In Iraq, US Struggles to Tell Good Guys From Bad Guys

CIA Director Warns of 'Horrific Human Rights Abuses'

Speaking today in comments to ABC News, CIA Director John Brennan conceded that the US is finding it “tough sorting out good guys and bad guys in a lot of these areas” in Iraq.

Brennan expressed concern about the “horrific human rights abuses” being committed by all sides in the war, adding that the US is determined not to work with any factions engaged in such activity.

That’s going to be tough, because the indications are that the Iraqi military is right near the top of the list, alongside Shi’ite militias that are helping them in retaking the mostly-Sunni territory held by ISIS.

Iraq says they are investigating the abuses, but haven’t found any evidence of any crimes yet, which given the growing number of images of Sunni civilians’ severed heads being placed on fence poles in newly “liberated” towns doesn’t exactly inspire confidence.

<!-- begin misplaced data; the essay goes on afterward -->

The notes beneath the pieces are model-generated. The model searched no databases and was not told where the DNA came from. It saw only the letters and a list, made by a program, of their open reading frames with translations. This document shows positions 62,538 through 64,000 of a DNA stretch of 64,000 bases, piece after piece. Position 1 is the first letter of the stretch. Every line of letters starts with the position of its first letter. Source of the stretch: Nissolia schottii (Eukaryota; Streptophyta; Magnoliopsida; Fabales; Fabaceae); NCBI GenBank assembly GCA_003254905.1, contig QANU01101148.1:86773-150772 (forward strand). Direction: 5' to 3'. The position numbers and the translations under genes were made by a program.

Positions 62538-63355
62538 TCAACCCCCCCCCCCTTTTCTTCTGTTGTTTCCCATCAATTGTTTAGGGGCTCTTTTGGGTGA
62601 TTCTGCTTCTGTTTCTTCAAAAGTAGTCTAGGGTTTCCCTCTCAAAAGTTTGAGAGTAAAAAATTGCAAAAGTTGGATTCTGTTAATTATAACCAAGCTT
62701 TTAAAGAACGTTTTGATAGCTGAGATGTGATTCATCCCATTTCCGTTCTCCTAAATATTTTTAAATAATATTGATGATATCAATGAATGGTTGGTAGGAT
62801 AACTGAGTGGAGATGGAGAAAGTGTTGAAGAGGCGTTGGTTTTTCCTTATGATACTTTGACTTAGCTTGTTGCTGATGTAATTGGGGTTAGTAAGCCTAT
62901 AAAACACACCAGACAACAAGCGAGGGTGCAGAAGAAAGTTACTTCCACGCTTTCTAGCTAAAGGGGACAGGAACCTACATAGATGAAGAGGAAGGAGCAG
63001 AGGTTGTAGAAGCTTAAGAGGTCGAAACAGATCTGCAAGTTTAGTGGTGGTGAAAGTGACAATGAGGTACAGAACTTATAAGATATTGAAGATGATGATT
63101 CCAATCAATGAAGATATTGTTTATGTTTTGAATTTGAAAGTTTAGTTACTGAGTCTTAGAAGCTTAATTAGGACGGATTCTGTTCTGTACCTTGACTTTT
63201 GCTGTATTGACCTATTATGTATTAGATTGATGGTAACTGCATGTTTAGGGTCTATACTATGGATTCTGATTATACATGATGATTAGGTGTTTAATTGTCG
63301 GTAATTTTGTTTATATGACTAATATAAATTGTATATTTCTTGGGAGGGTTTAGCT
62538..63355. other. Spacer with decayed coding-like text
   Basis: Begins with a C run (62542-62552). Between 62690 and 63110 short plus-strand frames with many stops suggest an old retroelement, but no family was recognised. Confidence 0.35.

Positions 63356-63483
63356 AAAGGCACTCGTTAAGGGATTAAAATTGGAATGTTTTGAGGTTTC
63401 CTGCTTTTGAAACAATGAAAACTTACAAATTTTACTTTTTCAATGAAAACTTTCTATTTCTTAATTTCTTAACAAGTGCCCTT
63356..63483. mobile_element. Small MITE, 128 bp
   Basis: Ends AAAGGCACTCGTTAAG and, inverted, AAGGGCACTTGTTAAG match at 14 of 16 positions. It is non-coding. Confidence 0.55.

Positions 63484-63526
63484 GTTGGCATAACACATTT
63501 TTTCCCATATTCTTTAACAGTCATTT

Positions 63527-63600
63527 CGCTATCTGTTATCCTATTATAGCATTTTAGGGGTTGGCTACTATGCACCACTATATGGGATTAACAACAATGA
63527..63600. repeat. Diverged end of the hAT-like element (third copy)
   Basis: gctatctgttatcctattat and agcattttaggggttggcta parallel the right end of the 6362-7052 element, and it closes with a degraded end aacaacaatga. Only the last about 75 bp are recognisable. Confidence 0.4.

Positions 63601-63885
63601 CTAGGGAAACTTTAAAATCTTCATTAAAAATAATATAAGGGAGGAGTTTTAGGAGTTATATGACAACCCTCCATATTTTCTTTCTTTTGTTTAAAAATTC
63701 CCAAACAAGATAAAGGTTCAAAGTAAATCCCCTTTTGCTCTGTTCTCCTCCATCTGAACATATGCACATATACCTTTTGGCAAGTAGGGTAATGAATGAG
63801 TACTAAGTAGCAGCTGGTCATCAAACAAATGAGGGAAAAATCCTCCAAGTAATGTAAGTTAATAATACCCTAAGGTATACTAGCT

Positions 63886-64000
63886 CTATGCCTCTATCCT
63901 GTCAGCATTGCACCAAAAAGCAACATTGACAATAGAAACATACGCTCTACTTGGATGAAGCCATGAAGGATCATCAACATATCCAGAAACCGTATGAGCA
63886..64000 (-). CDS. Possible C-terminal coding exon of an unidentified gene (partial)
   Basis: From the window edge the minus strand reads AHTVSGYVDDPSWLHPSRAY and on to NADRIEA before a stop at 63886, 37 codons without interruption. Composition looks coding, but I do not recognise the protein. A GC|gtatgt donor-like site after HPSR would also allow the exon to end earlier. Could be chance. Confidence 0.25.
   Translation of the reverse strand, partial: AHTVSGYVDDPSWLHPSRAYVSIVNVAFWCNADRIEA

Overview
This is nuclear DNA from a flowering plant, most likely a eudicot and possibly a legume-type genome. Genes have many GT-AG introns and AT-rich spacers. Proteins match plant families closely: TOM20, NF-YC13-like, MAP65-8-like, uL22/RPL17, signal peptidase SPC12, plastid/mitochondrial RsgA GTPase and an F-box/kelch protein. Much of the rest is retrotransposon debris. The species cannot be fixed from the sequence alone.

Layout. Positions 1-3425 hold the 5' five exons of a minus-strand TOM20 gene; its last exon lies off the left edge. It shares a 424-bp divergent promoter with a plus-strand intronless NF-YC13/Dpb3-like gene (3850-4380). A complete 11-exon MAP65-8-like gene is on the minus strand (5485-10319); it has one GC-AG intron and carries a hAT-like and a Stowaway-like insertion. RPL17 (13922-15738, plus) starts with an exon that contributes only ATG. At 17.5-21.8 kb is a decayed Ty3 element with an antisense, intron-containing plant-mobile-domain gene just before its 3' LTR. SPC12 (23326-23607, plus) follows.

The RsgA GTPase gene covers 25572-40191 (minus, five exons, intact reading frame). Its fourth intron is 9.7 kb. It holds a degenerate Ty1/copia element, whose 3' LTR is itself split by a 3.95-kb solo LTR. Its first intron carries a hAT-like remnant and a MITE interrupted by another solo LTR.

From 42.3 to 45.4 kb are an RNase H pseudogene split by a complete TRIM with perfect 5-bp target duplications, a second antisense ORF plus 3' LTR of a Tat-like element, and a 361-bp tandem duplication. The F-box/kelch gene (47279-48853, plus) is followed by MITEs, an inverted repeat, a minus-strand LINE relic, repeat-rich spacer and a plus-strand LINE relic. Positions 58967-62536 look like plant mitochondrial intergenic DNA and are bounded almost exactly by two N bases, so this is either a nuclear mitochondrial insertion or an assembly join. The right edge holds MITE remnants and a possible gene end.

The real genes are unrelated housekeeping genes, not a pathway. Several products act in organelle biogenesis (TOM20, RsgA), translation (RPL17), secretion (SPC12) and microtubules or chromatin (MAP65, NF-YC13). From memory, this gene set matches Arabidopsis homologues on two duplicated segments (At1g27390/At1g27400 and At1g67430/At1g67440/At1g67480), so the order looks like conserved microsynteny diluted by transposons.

The problem with such investigations is that Iraq is so dependent on the militias they don’t dare admit when they find them responsible, and the US is similarly so dependent on the Iraqi military that, apart from sending them private warnings about their war crimes, they ultimately decide to look the other way.

Author: Jason Ditz

Jason Ditz is Senior Editor for He has 20 years of experience in foreign policy research and his work has appeared in The American Conservative, Responsible Statecraft, Forbes, Toronto Star, Minneapolis Star-Tribune, Providence Journal, Washington Times, and the Detroit Free Press.